The California desert occupies the southeastern 27% of California (11,028,300 ha, 110,283 km2 or 27,251,610 ac). It includes two ecoregional provinces comprised of five desert regions (“ecological sections”; Miles and Goudy 1997). The American Semi-Desert and Desert Province (warm deserts) includes the Mojave Desert, Sonoran Desert, and Colorado Desert sections in the southern 83% of the California desert. The Intermountain Semi-Desert Province (cold deserts) includes the Southeastern Great Basin and Mono sections in the northern 17% of the region. Previous analyses of fire patterns across the California desert have used point occurrence data. Point occurrence data can have limitations because they can: (1) represent the containment area rather than actual fire area; (2) extend to include unburned areas as contiguous within the fire boundary; (3) be incomplete and estimated before the end of burning; and (4) be reported only in public agency boundaries. Point data also often contain errors associated with the initial recording, or subsequent transcription from paper to electronic records, of the point of origin of a fire. Point datasets also can contain redundancies, such as the same fire being reported by multiple responding agencies that can affect derived statistics such as fire area. Additionally, because points are one dimensional, the area they conceptually represent cannot be readily parsed using other spatial data (e.g. by desert regions and/or ecological zones). More accurate, detailed, and spatially-explicit fire data are available using Landsat satellite imagery from the Monitoring Trends in Burn Severity (MTBS) program. We used these data to precisely document fire area (area within fire perimeters) for fires ≥405 ha (1,000 ac) between 1984 and 2013 in the California desert (www.mtbs.gov; accessed 6/30/2015). Previous fire analyses have also stratified analyses by ecological zones derived from 4 Küchler potential vegetation types (barren, desert shrub, juniper-pinyon, sagebrush). That approach does not distinguish how the relative proportions of vegetation types comprising each ecological zone varies among California desert regions, or explain how the ecotones between the zones shift upslope with decreasing latitude moving from the cold deserts in the north to the warm deserts in the south. These limitations hinder their application to specific areas within the desert bioregion. We derived ecological zones derived from 43 LANDFIRE vegetation biophysical setting types, plus various non-wildland (e.g. developed urban/agriculture/roads) and non-burnable (e.g. open water/barren) areas (Rollins 2009). We also omitted from analyses non-wildland and non-burnable areas (2,003,148 ha [4,949,887 ac]), and focused instead on the remaining burnable wildland areas (9,025,152 ha [22,301,636 ac]). The 43 biophysical setting types were grouped into 13 general vegetation types, which were further grouped into four elevation-based ecological zones plus one riparian zone according to their constituent plant associations. The resulting 5 ecological zones were then intersected with the boundaries of the 5 desert regions of the California to create a map and associated burnable wildland area statistics. A diagram was also created illustrating the relative elevational positions of each ecological zone and vegetation type along a latitudinal gradient from cold deserts to warm deserts.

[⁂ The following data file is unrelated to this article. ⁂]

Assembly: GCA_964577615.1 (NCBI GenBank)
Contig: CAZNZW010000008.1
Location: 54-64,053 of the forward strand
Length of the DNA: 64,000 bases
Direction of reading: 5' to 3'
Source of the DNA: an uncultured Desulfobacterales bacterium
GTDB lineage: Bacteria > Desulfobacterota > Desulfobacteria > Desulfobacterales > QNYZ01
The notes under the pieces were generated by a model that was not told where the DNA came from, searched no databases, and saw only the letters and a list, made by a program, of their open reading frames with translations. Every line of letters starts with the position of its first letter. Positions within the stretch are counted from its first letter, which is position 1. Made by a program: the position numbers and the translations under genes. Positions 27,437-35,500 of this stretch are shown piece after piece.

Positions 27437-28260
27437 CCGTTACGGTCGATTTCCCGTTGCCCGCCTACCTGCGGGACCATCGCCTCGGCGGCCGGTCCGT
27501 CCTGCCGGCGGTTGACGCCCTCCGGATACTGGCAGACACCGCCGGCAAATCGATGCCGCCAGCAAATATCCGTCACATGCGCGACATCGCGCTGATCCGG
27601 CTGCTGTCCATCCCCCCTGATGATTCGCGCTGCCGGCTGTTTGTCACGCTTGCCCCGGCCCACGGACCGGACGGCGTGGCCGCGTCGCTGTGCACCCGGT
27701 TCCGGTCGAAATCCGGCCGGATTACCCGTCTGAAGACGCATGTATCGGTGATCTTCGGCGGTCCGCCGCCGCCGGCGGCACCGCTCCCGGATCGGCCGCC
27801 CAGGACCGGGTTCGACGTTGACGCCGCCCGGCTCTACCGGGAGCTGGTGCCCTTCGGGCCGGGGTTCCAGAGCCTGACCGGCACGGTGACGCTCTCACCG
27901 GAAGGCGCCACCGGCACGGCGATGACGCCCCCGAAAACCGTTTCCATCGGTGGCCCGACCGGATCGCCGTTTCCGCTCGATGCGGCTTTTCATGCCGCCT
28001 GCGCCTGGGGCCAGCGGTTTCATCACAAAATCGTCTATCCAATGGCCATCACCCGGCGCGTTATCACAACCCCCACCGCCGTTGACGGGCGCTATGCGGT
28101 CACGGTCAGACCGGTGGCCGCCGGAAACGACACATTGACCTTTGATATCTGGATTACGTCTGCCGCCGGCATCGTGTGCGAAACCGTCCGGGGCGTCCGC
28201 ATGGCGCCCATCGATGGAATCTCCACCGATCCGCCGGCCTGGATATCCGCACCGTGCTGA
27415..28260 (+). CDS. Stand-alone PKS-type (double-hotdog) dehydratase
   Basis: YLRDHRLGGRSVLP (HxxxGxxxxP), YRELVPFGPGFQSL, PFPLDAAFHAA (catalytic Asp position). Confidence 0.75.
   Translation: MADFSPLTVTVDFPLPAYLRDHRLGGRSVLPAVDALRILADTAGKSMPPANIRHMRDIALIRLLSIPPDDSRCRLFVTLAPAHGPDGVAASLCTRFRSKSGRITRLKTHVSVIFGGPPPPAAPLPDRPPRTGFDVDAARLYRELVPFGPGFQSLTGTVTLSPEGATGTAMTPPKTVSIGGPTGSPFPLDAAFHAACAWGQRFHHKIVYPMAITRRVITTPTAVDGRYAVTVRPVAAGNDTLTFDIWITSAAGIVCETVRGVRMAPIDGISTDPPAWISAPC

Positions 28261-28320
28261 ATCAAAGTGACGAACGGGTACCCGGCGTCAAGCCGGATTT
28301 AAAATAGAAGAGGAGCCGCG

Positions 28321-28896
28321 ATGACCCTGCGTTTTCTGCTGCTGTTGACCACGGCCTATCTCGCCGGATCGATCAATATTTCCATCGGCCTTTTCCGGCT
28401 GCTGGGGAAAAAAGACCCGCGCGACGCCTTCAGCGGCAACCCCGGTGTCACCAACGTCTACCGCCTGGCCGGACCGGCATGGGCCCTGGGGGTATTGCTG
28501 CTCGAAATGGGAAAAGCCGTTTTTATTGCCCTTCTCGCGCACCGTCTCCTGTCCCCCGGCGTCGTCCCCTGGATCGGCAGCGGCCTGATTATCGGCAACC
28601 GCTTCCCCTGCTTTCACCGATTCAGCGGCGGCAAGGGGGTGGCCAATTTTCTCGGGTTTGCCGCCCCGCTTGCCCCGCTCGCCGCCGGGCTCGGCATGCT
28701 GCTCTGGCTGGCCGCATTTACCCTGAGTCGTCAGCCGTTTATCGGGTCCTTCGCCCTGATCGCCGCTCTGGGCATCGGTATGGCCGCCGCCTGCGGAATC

These data were developed to assess the distribution of wildfire regimes across California deserts for the chapter "Southeast Deserts Bioregion" in the book "Fire in California's Ecosystems, Second Edition" published by University of California Press.
Miles, S. R. and C. B. Goudy. 1997. Ecological subregions of California: section and subsection descriptions. USDA Forest Service, Pacific Southwest Region, R5-EM-TP-005, San Francisco, CA.
Rollins Matthew G. (2009) LANDFIRE: a nationally consistent vegetation, wildland fire, and fuel assessment. International Journal of Wildland Fire 18, 235-249.